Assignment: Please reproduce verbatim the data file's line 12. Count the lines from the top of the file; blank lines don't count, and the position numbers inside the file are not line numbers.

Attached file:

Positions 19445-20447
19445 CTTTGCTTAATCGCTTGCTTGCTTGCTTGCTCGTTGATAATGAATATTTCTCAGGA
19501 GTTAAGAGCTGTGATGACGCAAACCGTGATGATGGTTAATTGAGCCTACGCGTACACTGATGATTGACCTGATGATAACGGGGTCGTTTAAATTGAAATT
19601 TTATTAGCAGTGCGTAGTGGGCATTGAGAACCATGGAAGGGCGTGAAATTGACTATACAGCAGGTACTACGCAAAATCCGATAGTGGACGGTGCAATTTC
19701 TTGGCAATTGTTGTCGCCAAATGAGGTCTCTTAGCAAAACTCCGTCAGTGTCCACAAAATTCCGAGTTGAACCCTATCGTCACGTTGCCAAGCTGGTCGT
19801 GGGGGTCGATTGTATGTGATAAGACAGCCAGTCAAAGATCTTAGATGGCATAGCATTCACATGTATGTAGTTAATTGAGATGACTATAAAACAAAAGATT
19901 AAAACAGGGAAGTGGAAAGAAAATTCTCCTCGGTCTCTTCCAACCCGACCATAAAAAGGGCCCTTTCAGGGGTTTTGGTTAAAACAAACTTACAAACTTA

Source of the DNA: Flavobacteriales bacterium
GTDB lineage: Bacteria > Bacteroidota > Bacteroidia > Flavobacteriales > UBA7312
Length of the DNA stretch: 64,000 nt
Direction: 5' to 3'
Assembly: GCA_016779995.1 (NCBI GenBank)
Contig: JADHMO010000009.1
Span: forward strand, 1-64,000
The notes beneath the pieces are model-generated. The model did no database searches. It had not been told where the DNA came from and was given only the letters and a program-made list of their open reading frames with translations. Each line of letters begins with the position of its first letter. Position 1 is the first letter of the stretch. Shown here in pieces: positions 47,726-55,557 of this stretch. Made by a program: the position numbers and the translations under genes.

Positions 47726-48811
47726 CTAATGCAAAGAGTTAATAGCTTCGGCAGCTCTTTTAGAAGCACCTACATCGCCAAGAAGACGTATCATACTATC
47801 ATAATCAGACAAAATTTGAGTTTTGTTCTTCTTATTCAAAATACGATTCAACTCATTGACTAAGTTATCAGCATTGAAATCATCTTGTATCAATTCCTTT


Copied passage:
Assembly: GCA_016779995.1 (NCBI GenBank)